Turn 65 in 2022? Should you apply for Medicare and Social Security?


For many people, turning 65 is a big deal – and a birthday worth celebrating. If you’re going to be 65 this year, here are some key things to keep in mind.

1. You are eligible for Medicare

Medicare eligibility begins at age 65, and you can even purchase coverage starting three months before your 65th birthday. It pays to register for Medicare on time, because if you don’t, you could find yourself subject to costly penalties that will make your Part B premiums more expensive.

If you are purchasing original Medicare (as opposed to Medicare Advantage), you will also need a Part D plan for prescription drug coverage. Medicare Part A will cover your inpatient care and Part B will cover outpatient care, but drug coverage is separate.

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2. But you don’t have to register for Medicare

Just because you’re 65 this year doesn’t mean you’re quitting your job. And if you plan to continue working, you can continue to have access to a group health insurance policy through your employer.

If you’re happy with this coverage and want to keep it, you can delay your Medicare enrollment and avoid a late enrollment penalty. But if you’re not happy with this group plan, know that you’re allowed to work and have Medicare coverage at the same time.

Additionally, if you maintain your group health coverage throughout your work, you may still want to enroll in Medicare Part A. Although you will pay a premium for parts B and D, part A is generally free for registrants. Membership can give you access to secondary insurance that can pay the bill for hospital care that your primary insurance does not cover.

However, once you enroll in Medicare, you will no longer be able to contribute to a health savings account. And so, if you are currently taking advantage of this option, you may want to forgo this free Part A coverage if you keep your group plan while working.

3. You can claim social security, but you may not want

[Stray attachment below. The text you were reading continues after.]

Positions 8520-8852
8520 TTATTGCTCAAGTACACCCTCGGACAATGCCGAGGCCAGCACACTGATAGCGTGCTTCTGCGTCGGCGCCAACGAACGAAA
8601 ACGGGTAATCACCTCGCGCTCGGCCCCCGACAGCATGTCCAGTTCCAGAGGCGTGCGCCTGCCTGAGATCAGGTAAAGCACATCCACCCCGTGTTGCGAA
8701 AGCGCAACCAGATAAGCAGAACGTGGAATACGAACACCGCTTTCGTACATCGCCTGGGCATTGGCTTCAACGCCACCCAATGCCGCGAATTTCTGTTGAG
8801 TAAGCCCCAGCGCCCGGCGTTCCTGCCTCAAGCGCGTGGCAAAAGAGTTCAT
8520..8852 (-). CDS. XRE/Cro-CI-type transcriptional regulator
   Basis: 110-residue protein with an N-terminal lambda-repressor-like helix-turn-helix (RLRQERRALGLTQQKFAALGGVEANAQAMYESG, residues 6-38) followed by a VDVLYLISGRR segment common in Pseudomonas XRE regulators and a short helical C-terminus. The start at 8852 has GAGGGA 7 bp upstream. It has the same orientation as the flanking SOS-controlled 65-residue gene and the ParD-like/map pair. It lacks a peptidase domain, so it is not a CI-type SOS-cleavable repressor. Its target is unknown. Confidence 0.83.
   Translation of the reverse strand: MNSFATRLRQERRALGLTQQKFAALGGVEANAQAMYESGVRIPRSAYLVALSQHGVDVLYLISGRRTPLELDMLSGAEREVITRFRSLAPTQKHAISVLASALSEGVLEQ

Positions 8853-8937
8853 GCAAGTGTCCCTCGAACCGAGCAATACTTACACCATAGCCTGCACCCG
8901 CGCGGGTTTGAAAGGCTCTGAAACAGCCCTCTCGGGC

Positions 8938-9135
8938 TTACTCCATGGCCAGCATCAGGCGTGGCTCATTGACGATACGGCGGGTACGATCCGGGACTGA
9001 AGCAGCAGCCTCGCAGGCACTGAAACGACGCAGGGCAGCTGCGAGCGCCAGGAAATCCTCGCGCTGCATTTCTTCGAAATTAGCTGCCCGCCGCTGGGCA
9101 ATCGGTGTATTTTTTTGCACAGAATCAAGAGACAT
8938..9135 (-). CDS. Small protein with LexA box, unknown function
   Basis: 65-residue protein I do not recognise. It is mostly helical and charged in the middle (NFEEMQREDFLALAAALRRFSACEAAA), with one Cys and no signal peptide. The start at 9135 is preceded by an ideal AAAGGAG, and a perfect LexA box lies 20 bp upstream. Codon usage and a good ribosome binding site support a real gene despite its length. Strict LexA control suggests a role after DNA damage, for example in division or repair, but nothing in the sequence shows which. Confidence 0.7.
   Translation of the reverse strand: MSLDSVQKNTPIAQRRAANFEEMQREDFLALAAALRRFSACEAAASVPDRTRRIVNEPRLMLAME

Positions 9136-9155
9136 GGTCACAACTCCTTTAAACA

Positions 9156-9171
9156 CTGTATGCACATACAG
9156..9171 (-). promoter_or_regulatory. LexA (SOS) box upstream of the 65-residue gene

The youngest age at which you can register Social Security is 62, so if you turn 65 this year, claiming benefits is definitely an option. But that doesn’t mean you have to rush to deposit.

You will not be eligible for all of your monthly benefits based on your income history until you reach full retirement age. If you were born in 1957, the full retirement age does not come into effect until 66 and 6 months. Applying for benefits at age 65 will mean reducing them in the process – for life.

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Whether it pays to apply for social security at age 65 will depend on different personal factors, such as whether you are still working full time and what is your retirement savings balance looks like. If your medical condition requires you to reduce your part-time working hours, you may need your Social Security benefits to supplement your income.

On the flip side, if you’re still working full time and aren’t happy with how much you’ve saved for retirement, you might want to sit still and wait until full retirement age ( or even beyond) to claim social security. . Getting a higher monthly benefit could help compensate for having less money than you would like in your IRA or 401 (k).

As you prepare to celebrate your 65th birthday, be sure to keep these important details in mind. They could help you make sound financial decisions that will come in handy throughout your old age.

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